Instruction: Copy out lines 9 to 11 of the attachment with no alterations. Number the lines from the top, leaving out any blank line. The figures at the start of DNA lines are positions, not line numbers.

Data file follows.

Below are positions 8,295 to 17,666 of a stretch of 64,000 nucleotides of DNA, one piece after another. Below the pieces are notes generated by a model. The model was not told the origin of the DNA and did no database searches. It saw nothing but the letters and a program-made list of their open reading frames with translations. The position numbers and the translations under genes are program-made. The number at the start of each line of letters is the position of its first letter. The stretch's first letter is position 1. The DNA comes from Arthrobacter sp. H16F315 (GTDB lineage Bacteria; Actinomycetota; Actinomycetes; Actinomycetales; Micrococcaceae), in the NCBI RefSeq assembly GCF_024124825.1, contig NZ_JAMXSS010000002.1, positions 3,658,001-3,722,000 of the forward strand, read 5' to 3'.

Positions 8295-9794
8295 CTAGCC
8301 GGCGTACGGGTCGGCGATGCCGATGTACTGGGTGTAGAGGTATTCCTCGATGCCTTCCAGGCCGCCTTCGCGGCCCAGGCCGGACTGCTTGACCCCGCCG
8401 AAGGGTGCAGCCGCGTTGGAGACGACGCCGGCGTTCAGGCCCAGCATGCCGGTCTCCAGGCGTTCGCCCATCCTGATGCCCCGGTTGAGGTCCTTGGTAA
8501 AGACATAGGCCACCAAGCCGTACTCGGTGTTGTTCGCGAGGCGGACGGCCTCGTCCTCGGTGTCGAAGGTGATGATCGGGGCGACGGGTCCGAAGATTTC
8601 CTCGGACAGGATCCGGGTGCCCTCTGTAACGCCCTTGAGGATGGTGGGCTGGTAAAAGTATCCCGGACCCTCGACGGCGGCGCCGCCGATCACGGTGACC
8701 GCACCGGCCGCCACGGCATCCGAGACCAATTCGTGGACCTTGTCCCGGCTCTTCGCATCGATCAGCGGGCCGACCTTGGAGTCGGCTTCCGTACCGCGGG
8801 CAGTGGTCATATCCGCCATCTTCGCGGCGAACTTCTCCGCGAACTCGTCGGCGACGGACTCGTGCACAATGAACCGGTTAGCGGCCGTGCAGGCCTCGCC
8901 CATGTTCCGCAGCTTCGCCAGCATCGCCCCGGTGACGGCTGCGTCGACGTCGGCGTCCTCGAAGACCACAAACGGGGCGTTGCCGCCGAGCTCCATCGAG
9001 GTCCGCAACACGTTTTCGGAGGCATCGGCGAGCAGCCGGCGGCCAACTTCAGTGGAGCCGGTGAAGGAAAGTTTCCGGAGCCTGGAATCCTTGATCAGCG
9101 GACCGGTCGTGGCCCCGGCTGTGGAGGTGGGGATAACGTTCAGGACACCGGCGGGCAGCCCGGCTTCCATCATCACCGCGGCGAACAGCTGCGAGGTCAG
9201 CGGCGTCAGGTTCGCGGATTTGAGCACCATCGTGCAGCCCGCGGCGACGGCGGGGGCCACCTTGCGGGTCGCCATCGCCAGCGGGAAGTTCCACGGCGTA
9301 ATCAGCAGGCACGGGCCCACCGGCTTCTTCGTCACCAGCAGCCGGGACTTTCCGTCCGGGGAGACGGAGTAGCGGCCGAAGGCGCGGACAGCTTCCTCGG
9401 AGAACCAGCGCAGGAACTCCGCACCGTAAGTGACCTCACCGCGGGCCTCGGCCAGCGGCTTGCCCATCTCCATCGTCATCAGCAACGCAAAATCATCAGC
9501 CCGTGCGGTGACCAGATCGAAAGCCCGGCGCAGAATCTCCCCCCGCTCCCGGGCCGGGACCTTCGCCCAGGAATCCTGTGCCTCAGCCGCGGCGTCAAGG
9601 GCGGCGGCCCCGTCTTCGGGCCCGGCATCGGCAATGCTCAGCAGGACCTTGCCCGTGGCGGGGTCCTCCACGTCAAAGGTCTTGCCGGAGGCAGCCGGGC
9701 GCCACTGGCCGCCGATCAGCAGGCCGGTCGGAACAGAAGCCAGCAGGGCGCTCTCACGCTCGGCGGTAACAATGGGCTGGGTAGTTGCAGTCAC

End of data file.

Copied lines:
8801 CAGTGGTCATATCCGCCATCTTCGCGGCGAACTTCTCCGCGAACTCGTCGGCGACGGACTCGTGCACAATGAACCGGTTAGCGGCCGTGCAGGCCTCGCC
8901 CATGTTCCGCAGCTTCGCCAGCATCGCCCCGGTGACGGCTGCGTCGACGTCGGCGTCCTCGAAGACCACAAACGGGGCGTTGCCGCCGAGCTCCATCGAG
9001 GTCCGCAACACGTTTTCGGAGGCATCGGCGAGCAGCCGGCGGCCAACTTCAGTGGAGCCGGTGAAGGAAAGTTTCCGGAGCCTGGAATCCTTGATCAGCG